I already sponsor a child through Compassion Canada whom I plan to continue sponsoring until she ages out of the program. I am pondering sponsoring another child through World Vision Canada which follows Canadian laws regarding non-discrimination.

You’re also welcome to visit my other online home at Poeming Out where this will also be posted.

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“I want to ask you a question.”

“Sure,” I replied. Seemed only fair since we were meeting for tea because I was curious about the master’s program in Spiritual Psychology my colleague was taking.

“How do you feel about mirrors?”

“How do I feel about … what?” I hesitated, sure the noise in the coffee shop had garbled his words.

“Mirrors. What do you see when you look into one?”

It seemed unrelated to our conversation. The response on the tip of my tongue “Fine. I feel fine about mirrors.” But it wasn’t the kind of conversation where fine was a sufficient answer to everything.
I paused and chose honesty.

“They’re not my favourite thing in the world, but it’s improving from the ‘avoid-really-looking’ place it used to be. I’m slowly learning to look and really see myself.”

That was September 23rd.

I’ve been thinking about mirrors ever since and what I see has been changing. In good ways. In ways I never imagined were possible. In ways that are allowing me to see myself with kindness and acceptance.

As part of that journey, I decided to take Vivienne McMaster‘s 10 day Beloved Beginnings course. It’s an easy, dip your tip-toes in kind of introduction to the life-changing and powerful gift that Vivienne is bringing to the world by teaching people to use self-portraits as a way to see yourself with compassion.

It started with a simple exercise. Put one hand over my heart and whisper a little love to the woman I am today. And then use the other hand to take a photo. Late one night after I was ready for bed, I tried out the suggestions that Vivienne had given. Words like “You’re enough” and “It’s all going to be okay” but I realized that those weren’t the words I needed to hear in that moment. What I needed was to speak three small words out loud and hear them quietly ring in my ears.

I needed to say out loud the words that had become true to me in a moment of surprising clarity a few days before as I’d continued to ponder why I felt the way I did about mirrors.

With my hand on my heart, I whispered the words quietly, hesitantly, questioningly at first. Trying them out to see if their truth still held up in the light of day.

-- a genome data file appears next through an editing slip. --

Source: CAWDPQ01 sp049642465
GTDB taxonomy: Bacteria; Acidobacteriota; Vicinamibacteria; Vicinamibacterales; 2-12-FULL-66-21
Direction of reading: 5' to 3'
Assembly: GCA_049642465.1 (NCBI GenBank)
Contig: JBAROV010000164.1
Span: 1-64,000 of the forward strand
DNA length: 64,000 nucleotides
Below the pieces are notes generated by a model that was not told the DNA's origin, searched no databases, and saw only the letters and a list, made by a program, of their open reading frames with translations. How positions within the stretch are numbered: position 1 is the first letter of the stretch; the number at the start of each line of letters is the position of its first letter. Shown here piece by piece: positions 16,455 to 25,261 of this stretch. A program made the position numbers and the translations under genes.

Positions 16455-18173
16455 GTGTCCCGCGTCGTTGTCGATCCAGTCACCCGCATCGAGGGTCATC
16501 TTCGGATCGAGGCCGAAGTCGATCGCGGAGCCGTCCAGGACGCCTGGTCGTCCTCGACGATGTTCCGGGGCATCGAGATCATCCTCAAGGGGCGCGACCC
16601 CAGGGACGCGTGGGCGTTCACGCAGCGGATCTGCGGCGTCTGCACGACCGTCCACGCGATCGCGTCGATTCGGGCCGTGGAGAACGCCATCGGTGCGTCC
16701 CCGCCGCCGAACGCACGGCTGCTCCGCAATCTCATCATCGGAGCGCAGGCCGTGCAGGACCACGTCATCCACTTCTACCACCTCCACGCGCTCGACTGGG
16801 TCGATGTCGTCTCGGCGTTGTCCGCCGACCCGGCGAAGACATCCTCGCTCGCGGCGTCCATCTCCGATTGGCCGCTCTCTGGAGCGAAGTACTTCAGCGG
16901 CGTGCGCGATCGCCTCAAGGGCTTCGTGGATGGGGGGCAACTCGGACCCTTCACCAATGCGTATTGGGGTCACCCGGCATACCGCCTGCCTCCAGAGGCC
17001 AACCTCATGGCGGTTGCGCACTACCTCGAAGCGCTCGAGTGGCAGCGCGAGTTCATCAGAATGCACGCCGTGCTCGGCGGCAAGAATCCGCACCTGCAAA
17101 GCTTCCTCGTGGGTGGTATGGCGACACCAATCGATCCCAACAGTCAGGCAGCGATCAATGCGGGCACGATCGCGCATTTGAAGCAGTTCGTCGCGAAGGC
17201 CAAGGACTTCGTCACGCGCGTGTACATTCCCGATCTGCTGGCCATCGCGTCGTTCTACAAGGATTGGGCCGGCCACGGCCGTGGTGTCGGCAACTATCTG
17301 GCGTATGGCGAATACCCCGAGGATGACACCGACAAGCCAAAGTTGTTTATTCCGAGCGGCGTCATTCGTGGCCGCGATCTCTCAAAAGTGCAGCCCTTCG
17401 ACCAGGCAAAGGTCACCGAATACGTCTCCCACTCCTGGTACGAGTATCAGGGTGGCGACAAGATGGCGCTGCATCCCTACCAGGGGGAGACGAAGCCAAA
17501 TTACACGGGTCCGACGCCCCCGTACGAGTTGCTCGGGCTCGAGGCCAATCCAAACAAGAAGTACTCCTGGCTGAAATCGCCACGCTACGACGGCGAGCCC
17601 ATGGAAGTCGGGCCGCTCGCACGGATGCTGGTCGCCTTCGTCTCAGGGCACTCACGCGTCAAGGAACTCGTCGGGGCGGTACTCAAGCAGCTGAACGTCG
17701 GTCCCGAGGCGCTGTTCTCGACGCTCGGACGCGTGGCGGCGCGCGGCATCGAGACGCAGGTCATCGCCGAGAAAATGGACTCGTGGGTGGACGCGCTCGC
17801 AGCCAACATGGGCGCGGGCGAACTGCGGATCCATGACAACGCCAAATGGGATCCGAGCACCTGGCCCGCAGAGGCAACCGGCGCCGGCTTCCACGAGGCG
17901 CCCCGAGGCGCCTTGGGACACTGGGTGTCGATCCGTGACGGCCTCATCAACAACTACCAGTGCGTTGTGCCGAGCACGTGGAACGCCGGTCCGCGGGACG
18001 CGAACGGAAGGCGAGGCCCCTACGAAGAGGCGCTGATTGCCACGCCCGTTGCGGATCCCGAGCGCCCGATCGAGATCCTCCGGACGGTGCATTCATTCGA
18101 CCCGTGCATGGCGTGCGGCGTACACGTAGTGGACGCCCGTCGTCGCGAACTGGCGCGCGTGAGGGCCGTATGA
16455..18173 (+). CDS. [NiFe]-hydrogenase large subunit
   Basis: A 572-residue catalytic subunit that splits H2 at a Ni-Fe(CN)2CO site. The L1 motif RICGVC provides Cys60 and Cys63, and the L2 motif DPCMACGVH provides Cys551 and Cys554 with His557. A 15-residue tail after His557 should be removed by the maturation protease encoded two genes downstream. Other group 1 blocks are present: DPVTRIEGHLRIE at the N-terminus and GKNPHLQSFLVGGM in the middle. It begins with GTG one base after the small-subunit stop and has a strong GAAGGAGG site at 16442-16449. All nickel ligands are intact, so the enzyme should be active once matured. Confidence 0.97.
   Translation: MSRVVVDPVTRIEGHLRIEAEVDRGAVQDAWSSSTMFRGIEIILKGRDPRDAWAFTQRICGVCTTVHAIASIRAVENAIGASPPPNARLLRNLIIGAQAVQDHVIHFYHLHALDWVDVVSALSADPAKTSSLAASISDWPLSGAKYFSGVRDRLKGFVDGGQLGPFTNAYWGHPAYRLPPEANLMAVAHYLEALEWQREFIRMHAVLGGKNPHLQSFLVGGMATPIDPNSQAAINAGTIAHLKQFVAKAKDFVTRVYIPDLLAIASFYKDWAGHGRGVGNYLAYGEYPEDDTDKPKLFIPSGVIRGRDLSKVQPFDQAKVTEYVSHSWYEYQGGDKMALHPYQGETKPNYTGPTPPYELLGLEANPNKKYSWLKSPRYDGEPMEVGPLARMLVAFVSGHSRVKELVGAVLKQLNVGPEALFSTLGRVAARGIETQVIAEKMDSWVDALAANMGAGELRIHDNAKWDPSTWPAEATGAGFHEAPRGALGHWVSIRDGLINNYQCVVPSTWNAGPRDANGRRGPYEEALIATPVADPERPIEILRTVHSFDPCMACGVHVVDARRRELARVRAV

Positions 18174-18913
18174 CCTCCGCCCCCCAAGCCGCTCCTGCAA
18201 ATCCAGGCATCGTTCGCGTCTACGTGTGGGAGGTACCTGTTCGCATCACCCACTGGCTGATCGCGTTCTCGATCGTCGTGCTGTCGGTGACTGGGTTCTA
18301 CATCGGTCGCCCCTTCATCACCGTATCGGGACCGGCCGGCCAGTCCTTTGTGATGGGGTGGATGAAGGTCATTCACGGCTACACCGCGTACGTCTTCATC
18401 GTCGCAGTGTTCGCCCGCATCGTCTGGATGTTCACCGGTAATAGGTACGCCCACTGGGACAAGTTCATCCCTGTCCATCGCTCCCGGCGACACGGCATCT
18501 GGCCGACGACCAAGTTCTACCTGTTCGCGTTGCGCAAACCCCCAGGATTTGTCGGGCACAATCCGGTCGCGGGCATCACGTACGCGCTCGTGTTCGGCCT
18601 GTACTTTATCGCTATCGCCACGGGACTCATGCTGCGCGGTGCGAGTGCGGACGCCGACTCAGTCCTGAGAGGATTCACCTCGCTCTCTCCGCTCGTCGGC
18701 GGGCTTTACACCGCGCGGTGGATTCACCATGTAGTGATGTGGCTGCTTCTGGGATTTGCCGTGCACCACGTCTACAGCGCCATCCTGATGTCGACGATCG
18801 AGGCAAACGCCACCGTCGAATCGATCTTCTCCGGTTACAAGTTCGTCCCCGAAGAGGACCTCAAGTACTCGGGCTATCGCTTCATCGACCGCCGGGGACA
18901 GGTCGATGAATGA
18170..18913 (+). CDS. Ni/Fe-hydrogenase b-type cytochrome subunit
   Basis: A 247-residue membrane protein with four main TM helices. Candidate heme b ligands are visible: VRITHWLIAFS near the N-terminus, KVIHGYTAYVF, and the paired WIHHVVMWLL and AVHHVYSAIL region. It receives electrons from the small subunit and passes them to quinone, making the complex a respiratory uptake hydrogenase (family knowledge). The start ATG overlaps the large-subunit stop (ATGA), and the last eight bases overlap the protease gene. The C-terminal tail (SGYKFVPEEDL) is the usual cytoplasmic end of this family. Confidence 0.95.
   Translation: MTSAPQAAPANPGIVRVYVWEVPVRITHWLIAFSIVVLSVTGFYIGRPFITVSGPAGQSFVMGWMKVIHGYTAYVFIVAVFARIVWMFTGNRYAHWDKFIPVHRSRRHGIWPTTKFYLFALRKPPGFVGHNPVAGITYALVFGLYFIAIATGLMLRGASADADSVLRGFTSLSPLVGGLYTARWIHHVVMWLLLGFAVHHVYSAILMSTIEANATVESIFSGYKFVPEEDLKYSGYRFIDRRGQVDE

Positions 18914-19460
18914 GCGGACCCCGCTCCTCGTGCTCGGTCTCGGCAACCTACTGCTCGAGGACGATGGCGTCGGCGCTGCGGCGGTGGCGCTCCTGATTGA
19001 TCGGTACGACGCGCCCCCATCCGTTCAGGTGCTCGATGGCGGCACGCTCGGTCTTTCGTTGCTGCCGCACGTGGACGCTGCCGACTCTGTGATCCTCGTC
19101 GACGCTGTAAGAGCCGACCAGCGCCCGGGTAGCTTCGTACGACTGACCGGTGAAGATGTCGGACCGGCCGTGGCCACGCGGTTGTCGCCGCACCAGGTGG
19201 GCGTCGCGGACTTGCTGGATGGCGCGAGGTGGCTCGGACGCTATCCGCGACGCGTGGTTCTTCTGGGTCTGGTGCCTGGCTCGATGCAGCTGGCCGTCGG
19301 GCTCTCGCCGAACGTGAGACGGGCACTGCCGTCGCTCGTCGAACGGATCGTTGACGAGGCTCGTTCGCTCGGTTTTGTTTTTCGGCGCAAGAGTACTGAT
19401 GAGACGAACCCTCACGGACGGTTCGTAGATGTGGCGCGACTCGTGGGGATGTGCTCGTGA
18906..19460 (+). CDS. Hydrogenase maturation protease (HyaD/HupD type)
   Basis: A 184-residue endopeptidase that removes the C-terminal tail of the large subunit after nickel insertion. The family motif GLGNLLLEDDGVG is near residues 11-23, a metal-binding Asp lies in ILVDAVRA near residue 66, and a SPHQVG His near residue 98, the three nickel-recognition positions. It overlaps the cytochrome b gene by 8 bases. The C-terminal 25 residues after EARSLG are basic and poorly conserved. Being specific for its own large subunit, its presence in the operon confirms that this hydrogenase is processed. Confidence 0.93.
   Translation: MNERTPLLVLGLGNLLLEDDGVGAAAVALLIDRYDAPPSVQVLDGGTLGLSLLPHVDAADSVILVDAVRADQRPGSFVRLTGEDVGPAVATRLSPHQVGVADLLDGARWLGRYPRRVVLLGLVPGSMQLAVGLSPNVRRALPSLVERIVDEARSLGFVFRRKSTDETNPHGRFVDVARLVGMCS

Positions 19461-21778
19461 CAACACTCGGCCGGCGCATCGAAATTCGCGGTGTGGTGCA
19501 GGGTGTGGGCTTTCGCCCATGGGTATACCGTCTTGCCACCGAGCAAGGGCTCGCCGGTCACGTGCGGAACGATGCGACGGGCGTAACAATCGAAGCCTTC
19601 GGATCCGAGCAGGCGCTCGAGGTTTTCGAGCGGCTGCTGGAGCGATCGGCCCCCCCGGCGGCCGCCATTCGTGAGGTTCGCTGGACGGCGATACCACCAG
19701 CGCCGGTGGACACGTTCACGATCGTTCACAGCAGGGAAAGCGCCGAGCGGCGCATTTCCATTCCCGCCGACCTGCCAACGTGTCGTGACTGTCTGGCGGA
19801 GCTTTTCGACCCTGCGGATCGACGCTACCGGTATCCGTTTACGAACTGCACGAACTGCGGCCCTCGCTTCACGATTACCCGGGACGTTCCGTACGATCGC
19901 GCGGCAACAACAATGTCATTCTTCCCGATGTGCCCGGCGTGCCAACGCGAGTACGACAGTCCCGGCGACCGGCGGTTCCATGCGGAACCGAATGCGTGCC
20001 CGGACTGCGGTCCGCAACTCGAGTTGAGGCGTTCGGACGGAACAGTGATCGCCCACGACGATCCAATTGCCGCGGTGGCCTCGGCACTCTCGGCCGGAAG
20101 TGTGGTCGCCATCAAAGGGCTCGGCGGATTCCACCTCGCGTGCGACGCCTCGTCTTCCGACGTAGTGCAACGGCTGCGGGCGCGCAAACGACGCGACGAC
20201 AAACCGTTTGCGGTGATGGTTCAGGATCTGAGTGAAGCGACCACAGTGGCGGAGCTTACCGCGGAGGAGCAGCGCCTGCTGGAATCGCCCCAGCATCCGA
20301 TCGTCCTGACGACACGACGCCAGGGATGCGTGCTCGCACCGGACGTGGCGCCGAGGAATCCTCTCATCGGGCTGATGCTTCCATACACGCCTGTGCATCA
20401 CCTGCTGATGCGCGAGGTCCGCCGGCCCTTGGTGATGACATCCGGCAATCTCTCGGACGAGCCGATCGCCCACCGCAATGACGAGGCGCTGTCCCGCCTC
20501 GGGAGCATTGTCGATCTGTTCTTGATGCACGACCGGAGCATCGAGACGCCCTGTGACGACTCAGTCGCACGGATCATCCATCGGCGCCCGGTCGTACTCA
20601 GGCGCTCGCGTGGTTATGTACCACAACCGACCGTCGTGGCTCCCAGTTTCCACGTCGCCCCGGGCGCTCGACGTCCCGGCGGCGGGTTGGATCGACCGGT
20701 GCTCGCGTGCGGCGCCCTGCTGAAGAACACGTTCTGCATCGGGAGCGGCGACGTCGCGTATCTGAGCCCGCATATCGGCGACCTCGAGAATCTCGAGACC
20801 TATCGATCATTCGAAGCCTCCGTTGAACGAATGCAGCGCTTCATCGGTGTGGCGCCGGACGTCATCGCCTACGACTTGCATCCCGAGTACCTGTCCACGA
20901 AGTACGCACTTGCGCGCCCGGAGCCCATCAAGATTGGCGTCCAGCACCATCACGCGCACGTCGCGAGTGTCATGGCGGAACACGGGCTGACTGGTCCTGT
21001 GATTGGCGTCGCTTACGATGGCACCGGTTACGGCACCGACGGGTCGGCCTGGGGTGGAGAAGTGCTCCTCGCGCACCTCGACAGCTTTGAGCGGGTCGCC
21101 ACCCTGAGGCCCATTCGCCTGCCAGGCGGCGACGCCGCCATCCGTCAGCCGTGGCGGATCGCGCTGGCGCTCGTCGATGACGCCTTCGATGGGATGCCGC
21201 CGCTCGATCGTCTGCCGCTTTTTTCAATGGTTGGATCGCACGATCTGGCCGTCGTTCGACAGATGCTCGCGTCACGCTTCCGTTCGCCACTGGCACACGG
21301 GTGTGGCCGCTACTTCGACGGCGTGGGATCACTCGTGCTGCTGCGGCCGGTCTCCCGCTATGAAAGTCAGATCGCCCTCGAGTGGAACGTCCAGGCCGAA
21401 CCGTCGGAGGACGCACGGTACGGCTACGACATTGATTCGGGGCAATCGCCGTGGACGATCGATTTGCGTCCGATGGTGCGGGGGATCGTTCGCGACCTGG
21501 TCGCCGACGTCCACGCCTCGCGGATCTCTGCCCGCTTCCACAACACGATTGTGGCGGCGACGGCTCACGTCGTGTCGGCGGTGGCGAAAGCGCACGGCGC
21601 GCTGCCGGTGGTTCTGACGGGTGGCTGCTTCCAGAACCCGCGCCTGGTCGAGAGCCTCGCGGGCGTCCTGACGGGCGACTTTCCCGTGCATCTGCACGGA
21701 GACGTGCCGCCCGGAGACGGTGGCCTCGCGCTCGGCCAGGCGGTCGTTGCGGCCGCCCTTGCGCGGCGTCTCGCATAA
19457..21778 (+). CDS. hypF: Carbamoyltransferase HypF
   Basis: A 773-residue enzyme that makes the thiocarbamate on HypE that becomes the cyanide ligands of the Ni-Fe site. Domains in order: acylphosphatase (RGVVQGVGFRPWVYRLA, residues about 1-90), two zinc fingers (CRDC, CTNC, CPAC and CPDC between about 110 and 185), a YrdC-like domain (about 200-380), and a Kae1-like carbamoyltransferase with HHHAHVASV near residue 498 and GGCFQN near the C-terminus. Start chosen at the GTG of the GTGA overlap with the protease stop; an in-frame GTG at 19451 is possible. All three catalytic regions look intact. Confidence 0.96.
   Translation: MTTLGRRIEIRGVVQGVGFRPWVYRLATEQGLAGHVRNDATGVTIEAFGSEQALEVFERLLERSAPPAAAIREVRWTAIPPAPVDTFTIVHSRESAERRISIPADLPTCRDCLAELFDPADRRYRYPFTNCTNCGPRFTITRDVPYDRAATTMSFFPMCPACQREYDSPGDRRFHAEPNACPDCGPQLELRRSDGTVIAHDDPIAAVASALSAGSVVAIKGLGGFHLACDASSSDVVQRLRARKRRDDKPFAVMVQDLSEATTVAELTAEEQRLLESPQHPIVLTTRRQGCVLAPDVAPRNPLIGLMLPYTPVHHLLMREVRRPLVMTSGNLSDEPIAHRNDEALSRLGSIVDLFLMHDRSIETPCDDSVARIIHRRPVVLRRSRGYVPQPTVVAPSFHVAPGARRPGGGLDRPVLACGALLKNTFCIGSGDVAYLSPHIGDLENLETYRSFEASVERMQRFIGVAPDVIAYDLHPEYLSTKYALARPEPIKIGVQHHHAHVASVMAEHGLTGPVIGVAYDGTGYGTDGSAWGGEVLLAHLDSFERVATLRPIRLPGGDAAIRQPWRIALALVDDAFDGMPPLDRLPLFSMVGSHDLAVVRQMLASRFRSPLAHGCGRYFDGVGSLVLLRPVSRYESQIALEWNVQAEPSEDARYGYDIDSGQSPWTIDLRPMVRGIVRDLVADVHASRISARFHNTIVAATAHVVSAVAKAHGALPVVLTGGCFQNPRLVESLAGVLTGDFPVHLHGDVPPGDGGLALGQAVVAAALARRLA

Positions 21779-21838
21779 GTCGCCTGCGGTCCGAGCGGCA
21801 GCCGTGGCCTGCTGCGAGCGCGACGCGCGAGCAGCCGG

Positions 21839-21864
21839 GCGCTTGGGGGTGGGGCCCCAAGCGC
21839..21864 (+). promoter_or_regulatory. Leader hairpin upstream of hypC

I’m not broken?

I clicked the shutter button on my camera phone. I grimaced at what I saw reflected back on the screen, but the words, while unfamiliar, still felt true.

I whispered the words again, just as quietly but with a little more confidence. If they still felt true when I saw myself with eyes half closed, hidden behind glasses obviously thick even when they’re made with “thin” lenses, maybe they really were true. The shutter clicked again.

I’m not sure how many photos I took that night. Each time, I pressed the camera button, I said the same words over again. Soon there was no hesitation. The love I needed to hear from myself that night was a strong declaration of truth that was in stark contrast to the lie I’ve believed about myself for as many of my 44 years as I can remember.

I’m not broken.

Each repetition of the words allowed the truth it sink a little deeper into a wound so old I don’t remember when I first began to believe the lie.

As I continued to take photos, the words took on a new tone.

Beloved Beginnings Day 1No longer were they simply a declaration of truth.

They became a celebration of truth that I could now hear and claim as my own.

I’M
NOT
BROKEN!

So many of us have breathed in that lie. That we are broken, damaged, not good enough no matter what we do, no matter how hard we strive. But it’s not true. Even if you learned it in childhood, in Sunday School, it’s still not true.

Yes, you may do broken things. There may be parts of you that have been broken and damaged by whatever life has thrown in your path. And it may even be true that we have all “sinned and fallen short of the glory of God”, but there is a truth deeper than that, a … deeper magic, if you will. We are all created in the image of the divine. At our core, we’re not broken.

I’m not broken.

You’re not broken.

At our core, we are beautiful and whole and we reflect the divine.

—–

So what about you? How do you feel about mirrors?

I’d love to her your story in the comments or over on the facebook page.

P.S. Getting to meet Vivienne, hang out with her, give her a great big in-person hug and say thank you was definitely one of the many things I loved about Soulsisters!